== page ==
EAST RUTHERFORD, N.J. -- Seattle Seahawks quarterback Russell Wilson has studied Denver's Peyton Manning for a long time. And wow, can you ever tell.
Wilson talks like Manning. He prepares like Manning. Literally and metaphorically, he looks up to Manning.
As Wilson prepared this past week to face Manning and the Broncos in the Super Bowl, he said: "It will be great to go against Peyton. ... One day I want to be like him in terms of the way he thinks. He's just a master of the game. I'm working to get there. I'm on a constant quest for knowledge."
Wilson has soaked up lessons from Manning since he was a 10th-grader and went to Manning's passing academy. Manning was one of his counselors, but he has counseled thousands of kids in those camps over the years, and his memories of the experience are blurry. Wilson's are sharp.
"That was one of the better experiences of my life," Wilson said.
They are not the same player. Wilson is 25. Manning is 37. Wilson runs better. Manning is half a foot taller and far more adept at reading defenses.
But they could both run for political office and probably win. Wilson's teammates marvel at his study habits, which sound a whole lot like Manning's used to be before he had children and decided he needed more sleep.
Said Manning: "There was a time when I would come home from practice and I would stay up until 1-1:30 in the morning because I had to watch all four of (the next opponent's) preseason games that night. I thought that if I didn't watch all four of those games, the world might come to an end. ... Maybe I was a robot early on. Now maybe I am a little more human."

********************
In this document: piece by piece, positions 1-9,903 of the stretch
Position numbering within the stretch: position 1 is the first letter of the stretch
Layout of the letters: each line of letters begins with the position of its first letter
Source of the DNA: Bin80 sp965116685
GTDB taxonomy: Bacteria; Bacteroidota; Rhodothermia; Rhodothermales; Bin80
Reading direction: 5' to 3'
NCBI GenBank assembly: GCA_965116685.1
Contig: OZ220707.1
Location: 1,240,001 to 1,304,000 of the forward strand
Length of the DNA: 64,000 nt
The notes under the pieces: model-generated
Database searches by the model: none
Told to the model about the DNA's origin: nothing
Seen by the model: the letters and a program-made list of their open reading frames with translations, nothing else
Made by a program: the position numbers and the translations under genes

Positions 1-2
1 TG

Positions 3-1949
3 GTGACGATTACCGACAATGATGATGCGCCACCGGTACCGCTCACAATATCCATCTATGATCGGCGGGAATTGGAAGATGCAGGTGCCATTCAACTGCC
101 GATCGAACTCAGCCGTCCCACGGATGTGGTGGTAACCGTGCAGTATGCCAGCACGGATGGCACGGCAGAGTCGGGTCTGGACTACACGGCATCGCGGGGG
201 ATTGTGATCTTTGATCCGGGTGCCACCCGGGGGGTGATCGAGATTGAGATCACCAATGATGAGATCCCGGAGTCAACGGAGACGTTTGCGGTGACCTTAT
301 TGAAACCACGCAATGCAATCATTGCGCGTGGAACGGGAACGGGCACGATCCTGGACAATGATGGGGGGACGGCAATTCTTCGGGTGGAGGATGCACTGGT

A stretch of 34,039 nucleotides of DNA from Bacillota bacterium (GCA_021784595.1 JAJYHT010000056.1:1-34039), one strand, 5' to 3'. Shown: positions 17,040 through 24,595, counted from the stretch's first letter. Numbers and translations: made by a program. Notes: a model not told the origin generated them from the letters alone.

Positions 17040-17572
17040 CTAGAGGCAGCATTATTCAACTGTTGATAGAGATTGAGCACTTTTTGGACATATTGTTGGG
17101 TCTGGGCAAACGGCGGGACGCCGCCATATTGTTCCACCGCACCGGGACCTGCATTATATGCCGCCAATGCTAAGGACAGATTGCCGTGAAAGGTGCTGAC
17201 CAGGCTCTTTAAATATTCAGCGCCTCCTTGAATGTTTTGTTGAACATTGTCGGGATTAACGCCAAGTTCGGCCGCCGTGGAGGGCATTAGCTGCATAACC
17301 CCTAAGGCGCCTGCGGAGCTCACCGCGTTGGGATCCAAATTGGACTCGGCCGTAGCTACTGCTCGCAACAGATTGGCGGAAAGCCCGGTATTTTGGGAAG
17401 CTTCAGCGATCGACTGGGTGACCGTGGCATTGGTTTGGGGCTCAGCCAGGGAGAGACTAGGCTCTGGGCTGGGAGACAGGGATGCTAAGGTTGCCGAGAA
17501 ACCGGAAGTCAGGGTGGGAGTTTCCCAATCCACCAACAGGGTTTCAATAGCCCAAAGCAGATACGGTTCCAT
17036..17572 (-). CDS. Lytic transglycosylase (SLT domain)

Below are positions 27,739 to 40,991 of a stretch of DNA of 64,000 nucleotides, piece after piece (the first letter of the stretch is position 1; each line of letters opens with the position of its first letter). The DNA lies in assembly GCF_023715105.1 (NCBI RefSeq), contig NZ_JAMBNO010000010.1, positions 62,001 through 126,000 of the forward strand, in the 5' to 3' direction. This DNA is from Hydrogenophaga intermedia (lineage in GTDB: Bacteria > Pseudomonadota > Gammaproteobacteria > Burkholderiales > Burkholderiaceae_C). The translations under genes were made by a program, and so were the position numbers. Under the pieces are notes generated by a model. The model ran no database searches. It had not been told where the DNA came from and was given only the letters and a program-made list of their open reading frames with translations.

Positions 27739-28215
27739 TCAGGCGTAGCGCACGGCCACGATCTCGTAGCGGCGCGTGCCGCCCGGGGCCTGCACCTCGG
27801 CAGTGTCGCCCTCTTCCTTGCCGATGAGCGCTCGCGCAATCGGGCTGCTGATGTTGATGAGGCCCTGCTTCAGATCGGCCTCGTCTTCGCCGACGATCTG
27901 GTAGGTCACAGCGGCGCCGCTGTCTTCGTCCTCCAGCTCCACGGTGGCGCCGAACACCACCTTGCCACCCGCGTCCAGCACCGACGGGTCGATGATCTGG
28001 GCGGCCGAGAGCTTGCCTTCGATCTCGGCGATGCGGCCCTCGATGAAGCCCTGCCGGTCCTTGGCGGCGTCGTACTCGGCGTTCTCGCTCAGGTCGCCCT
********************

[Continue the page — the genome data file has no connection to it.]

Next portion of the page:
Wilson is still in the robot stage. He is young and free to devote 24 hours a day to football. Often, when you listen to him, it appears that he does. He still sounds like a graduate student in football -- a really smart one working on a doctorate. Manning, though, is the professor.
Gushed Wilson of Manning: "He's so consistent every year in his ability to make plays and put his team in a great position to win. That's what I want to be like. That's how I'm working to be."
Manning, on the other hand, has been reflective and expansive. He knows this week is different and hasn't tried to fight that.
After four neck surgeries, Manning found his second act in Denver. He had the best NFL regular season any quarterback has ever had this season. And he took no offense when Seattle cornerback Richard Sherman said again that Manning throws "ducks." It's obvious to everyone Manning's arm strength isn't what it was, and his passes sometimes flutter.
Manning has a wry veteran's sense of humor that Wilson hasn't perfected. Wilson answers every question with an A-student's earnestness. Manning delights in tweaking himself.
Manning is not the only quarterback Wilson has studied. He is considered a "short" quarterback at 5-foot-11 (Manning is 6-5), and so he has also taken an independent study course in fellow "short" quarterback Drew Brees of New Orleans. Wilson once watched every throw Brees ever made in a season on tape.
Manning met Wilson again in the spring of 2012 when Wilson was on a pre-draft job interview with the Broncos.
Manning had just signed with Denver and was watching film. Wilson happened to be in Denver's building -- the Broncos were considering drafting him to become Manning's backup -- and the two got to visit awhile.
Seattle instead took Wilson with their third-round pick that year, and coach Pete Carroll almost immediately installed him as the starter.
The biggest difference this season has been touchdown passes (Manning had an NFL-record 55, Wilson a modest 26) and sacks. Manning gets the ball out so fast he was sacked only 18 times. Wilson likes to hold the ball sometimes and rely on his legs to scamper away from trouble. It doesn't always work, and he was sacked 44 times.
So there's more to learn. But the student hopes to master the teacher on Sunday, and he certainly believes that he can.
"I believed that I could go to the Super Bowl and win multiple Super Bowls and do all of those things," Wilson said. "I believe in that every day."